|A beautiful aquatint of Lamorna Cove by Geoffrey Sneyd Garnier (Penlee Museum & Gallery, Penzance)|
|Cove House (on the left with two bay windows and extension)|
|Dora makes a determined stand for modernity|
The best thing about Cove House is really its location, right down by the sea in front of the little harbour (and, necessary evil, the car park) at Lamorna Cove. You can have your feet in the sea in half a minute, or you can be sitting in the little enclosed garden in even less time. The sea performed a full repertoire for us, from emerald calm to silvery seething to foamy waves -- always mesmerising.
The whole of the Cove is privately owned and changed hands recently, causing some anxiety. Parking is very strictly overseen, although a parking place comes with the house booking (plus another one in the tiny garage, if you should happen to drive a miniature car). I have very fond memories of having the crab and fish soup at the cafe decades ago when I spent two Christmases in St Ives with my mum -- they still serve the soup but the bowl of it that I had this week wasn't the splendid rich concoction of memory (and some reviewers on TripAdvisor seem to agree with me). But times change. As do I -- against my better judgment, here are a couple of photos of me from the first time I went to Cornwall, in the mid-Eighties. Note the legwarmers...
In the postcard on the window (above), which is dated 1908, Cove House is not actually there. To begin with there were only three houses in the terrace -- Cove House was built later. You can see that the building materials are a little different in the earlier photo of the house exterior. And the little extension was built later still. This is borne out by comparing this map, from the decade of 1900-1910...
|The three houses in the terrace are just to the left of the footbridge. Although there's hard-standing for another house, there isn't actually a building there|
|Cove House has now been built and is named on the map|
Here's an old photo of Cove House before the garage extension was built:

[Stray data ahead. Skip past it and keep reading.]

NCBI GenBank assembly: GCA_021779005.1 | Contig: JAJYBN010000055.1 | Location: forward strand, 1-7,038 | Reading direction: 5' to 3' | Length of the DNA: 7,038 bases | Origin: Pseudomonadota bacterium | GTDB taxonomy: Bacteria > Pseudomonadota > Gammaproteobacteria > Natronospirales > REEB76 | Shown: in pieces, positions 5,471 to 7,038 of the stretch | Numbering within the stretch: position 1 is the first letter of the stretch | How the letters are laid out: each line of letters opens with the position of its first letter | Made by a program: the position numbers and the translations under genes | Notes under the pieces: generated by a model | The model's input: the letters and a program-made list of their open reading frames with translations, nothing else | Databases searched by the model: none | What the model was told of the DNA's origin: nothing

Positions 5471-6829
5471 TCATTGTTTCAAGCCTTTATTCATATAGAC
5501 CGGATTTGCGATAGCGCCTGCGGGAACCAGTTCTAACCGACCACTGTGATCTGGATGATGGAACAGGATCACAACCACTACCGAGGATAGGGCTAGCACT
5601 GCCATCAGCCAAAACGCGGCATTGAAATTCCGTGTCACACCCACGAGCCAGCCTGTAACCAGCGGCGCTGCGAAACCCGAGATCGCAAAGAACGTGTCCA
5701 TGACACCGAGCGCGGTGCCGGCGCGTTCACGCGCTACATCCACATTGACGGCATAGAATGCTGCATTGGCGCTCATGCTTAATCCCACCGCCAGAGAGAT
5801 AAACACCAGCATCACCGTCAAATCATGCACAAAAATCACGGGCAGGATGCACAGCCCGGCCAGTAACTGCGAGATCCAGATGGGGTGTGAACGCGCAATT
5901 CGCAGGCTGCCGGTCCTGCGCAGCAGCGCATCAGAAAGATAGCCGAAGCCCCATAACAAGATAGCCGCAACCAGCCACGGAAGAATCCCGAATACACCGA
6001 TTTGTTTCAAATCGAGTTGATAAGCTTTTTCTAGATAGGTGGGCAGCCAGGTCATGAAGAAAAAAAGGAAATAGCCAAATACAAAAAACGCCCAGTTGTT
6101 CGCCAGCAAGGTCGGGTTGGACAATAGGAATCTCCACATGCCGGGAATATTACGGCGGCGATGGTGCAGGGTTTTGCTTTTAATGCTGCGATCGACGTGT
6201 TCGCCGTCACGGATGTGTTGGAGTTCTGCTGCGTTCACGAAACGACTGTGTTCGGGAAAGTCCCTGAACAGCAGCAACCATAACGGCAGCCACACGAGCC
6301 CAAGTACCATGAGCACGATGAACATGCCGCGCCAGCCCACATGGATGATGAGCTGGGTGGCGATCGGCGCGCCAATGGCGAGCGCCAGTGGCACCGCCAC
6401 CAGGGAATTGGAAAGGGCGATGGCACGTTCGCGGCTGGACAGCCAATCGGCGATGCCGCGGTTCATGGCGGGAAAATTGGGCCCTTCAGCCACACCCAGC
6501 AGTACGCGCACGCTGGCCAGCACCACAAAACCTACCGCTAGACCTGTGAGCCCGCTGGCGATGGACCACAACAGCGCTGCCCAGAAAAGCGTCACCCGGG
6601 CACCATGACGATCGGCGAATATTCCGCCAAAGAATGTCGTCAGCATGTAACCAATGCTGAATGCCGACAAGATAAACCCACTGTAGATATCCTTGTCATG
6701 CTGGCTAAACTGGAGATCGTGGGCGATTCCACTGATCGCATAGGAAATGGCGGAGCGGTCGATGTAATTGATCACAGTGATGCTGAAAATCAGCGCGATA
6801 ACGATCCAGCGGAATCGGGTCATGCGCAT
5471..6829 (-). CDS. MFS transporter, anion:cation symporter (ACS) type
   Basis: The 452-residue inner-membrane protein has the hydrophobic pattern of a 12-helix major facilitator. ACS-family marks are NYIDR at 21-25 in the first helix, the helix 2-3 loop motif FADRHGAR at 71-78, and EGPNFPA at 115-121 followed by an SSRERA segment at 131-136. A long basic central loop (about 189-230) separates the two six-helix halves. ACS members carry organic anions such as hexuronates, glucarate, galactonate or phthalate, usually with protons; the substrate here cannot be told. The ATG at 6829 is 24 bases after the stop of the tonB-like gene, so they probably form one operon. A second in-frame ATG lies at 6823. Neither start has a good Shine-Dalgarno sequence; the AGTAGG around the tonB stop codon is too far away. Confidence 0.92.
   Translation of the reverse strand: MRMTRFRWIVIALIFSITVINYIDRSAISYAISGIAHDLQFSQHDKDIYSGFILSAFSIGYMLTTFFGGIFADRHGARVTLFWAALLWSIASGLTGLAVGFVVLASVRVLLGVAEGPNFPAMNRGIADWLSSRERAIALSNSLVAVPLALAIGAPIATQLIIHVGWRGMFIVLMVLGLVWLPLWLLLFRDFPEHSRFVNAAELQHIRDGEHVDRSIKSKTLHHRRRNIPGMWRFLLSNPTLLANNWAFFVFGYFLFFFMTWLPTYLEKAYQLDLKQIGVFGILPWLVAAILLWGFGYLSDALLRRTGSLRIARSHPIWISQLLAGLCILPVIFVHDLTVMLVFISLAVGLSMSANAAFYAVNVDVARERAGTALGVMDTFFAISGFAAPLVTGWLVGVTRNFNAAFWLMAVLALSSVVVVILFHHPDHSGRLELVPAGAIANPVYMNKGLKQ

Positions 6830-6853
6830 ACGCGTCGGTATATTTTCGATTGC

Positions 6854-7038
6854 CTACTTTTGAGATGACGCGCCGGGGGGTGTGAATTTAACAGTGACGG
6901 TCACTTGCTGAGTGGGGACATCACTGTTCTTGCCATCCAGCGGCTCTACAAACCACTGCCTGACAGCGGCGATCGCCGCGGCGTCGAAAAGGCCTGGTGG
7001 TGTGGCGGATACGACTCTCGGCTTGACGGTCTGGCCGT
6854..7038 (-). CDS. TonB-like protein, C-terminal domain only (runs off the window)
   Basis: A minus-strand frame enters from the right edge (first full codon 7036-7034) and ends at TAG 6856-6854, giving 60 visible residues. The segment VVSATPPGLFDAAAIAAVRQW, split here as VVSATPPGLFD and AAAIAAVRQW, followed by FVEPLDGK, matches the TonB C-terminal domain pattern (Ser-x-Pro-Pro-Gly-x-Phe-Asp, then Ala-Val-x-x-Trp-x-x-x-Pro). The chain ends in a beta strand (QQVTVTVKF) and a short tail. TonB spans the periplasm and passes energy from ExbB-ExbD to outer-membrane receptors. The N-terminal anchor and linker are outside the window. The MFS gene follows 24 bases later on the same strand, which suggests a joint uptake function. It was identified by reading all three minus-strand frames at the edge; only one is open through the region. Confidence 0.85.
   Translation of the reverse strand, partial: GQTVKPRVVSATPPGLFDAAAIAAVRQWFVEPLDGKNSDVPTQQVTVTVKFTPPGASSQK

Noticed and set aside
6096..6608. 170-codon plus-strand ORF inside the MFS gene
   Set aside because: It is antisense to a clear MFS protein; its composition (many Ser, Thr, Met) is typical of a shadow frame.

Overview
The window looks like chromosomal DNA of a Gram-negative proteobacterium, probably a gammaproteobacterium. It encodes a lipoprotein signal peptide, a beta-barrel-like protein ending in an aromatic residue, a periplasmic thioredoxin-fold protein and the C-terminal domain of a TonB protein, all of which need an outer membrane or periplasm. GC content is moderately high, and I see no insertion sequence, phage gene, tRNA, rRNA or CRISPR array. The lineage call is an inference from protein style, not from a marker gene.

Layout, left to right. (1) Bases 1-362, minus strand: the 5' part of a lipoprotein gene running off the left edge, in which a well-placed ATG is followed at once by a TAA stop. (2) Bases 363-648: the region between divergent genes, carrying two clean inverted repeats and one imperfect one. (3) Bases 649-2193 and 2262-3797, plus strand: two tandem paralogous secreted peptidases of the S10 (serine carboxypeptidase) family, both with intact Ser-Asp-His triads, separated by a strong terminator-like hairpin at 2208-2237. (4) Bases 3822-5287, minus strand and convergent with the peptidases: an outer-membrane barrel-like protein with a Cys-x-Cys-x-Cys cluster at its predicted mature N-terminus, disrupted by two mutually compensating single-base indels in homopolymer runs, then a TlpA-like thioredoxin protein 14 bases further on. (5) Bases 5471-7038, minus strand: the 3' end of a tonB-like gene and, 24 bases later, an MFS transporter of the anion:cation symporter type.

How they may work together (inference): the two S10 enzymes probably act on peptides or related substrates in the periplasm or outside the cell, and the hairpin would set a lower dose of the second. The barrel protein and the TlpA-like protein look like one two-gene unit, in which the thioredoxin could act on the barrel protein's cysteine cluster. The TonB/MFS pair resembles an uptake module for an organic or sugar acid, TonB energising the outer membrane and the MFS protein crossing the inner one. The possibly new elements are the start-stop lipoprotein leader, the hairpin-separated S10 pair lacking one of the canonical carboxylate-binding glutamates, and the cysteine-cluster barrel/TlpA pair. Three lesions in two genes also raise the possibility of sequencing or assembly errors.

Now here's a postcard from the Sixties, with the garage now added:
In her biography of Arnold Bennett of 1974, Margaret Drabble says that Bennett came down to Cornwall for a six-week stay in July and August 1930, right at the end of his life (he would die of typhoid from drinking tap water in Paris the following March). He came with his partner, the actress Dorothy Cheston -- they don't seem to have brought their four-year-old daughter Virginia with them. He had just finished his last (full) novel, Imperial Palace, an epic contemporary story built around the running of the Savoy Hotel. Bennett was a celebrity and there was interest in where he had chosen to spend his holiday:
|Birmingham Daily Gazette, 18 August 1930|
Although Imperial Palace was Bennett's last completed novel, when he returned to London in September (following a short cruise on a friend's yacht), he began another novel, Dream of Destiny, which he would not finish. In this, he has a character declare:
Bennett's final verdict on his Cornwall staycation (which, as far as I know, was his only visit to the county) comes in a further letter to his nephew:
|'Green Sea, Lamorna Cove' by Dame Laura Knight -- the sea was even greener than this during our stay|
|The green sea, and Porthmeor Beach, seen through the window of one of the studios in the St Ives School of Painting, last week|